So if the principal value of the bond goes up due to rising prices, investors will receive a higher coupon payment. 5% x a principal amount of $1,100 is higher than 5% x $1,000. The interest rate didn’t change, but the value of the bond did, which causes the interest payment to the investor to change.
Another important thing to know is that TIPS can be purchased with 5, 10, or 30-year maturities. And when the bond matures, the investor will receive the higher of the adjusted principal amount or the original principal, in addition to the interest earned along the way of course.
You can also buy TIPS through a mutual fund or exchange-traded fund which is typically the desired solution for most retirement investors.
To summarize, TIPS are US government bonds that deliver after-inflation returns (aka “real returns) whereas conventional US treasury bonds (aka nominal bonds) provide returns before inflation. That difference is the primary reason why TIPS usually pay lower interest rates than nominal bonds.
So, with all of this in mind, if you have a crystal ball, you would want to buy TIPS when you think inflation will be ABOVE market expectations in future months and years and buy nominal US treasury bonds when you think inflation will be BELOW future expectations.
I’ll say that again because it’s the most important piece to answering today's question.
If you have a crystal ball, you would want to buy TIPS when you expect inflation to be ABOVE market expectations in future months and years and buy nominal US treasury bonds when you expect inflation to be BELOW future expectations.
And there is accessible data for investors to get an aggregate view of future expected inflation, allowing investors to put their crystal ball to the test if interested. One such data set would be accessed through the Survey of Professional Forecasters published by the Federal Reserve Bank of Philadelphia which I’ll link to in the show notes.
As noted by ETF.com,
“the survey of professional forecasters includes more than 50 economists from many of the leading financial and research institutions in the country. Their views help shape opinions about expectations for inflation.”
Another method for determining if TIPS make more sense than nominal bonds is what is known as the 5-year inflation swap. I’ll spare the nerdy details and link to a few academic papers in the show notes if you want to dig in.
In addition not putting you to sleep, the main reason for not getting into the weeds on this methodology is that, no matter what way you spin it, we’re making a prediction and an active market timing decision to choose TIPS over nominal bonds.
Sometimes your prediction may be right and other times it may be wrong. Which is primarily why the late David Swensen, Yale’s long-time CIO who revolutionized endowment investing, advocated for cutting your allocation right down the middle – owning 50% TIPS and 50% nominal US treasury bonds in the bond sleeve of your portfolio. So if you have a 60/40 stock/bond portfolio, 20% would be in US treasury bonds and 20% would be in TIPS.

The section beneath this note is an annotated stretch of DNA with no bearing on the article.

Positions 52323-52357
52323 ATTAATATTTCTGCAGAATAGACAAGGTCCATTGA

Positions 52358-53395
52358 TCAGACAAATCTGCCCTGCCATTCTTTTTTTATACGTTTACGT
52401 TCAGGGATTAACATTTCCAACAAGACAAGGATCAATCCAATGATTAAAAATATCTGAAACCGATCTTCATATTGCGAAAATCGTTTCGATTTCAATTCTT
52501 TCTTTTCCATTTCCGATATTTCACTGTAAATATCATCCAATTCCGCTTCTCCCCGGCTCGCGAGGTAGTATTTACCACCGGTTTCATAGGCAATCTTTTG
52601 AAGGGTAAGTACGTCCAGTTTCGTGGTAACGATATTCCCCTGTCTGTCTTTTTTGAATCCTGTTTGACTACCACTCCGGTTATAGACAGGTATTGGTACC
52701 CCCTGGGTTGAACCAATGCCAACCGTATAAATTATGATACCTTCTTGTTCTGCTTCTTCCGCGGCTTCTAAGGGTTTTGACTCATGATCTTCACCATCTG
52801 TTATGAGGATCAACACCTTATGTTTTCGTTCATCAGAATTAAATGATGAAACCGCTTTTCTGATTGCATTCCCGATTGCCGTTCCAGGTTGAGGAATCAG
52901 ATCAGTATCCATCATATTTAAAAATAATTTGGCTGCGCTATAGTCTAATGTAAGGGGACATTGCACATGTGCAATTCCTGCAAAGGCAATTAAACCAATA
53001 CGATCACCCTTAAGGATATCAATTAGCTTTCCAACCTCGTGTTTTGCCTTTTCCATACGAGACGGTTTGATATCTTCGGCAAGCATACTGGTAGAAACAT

I’ve mentioned it before on the show, but Swensen's book, Unconventional Success, is one of my all-time favorite investing books. And in the book he lays this philosophy out in more detail. But you can also just quickly Google “The Swensen Portfolio” to see a quick breakdown of his model.
So, why are TIPS losing money this year? In summary, because the current environment has been in line with market expectations.
In addition to driving home the point that knowing when to buy TIPS vs nominal bonds is pretty much impossible, I also want to highlight that, like all bonds, TIPS contain risk. They can be a smart addition to bond portfolios, but they are not risk-free as some get trapped into thinking. They are impacted by changes in interest rates and actions taken by the federal reserve.
It’s important to understand the risks and set proper expectations with this asset class (or any asset class for that matter) before investing your hard-earned money. And with an enticing name and deceptive definition, it is easy and common for people to have the wrong expectations when investing in TIPS.
Lastly, one final fun fact to take into consideration here is that TIPS are actually a relatively new asset class. They were first auctioned in January 1997, so we only have about 25 years worth of data, compared to 100 years of data for most other major asset classes. For that reason, some argue that we may need more data to determine, with certainty, the role that TIPS play in our retirement portfolios.
Once again, the show notes for today's episode can be found by going to youstaywealthy.com/154.
Thank you as always for listening and I’ll see you back here next Tuesday where we will dissect the May inflation report and attempt to make some thoughtful and informed observations for the year ahead.
Episode Disclaimer: This podcast is for informational and entertainment purposes only and should not be relied upon as a basis for investment decisions. This podcast is not engaged in rendering legal, financial, or other professional services.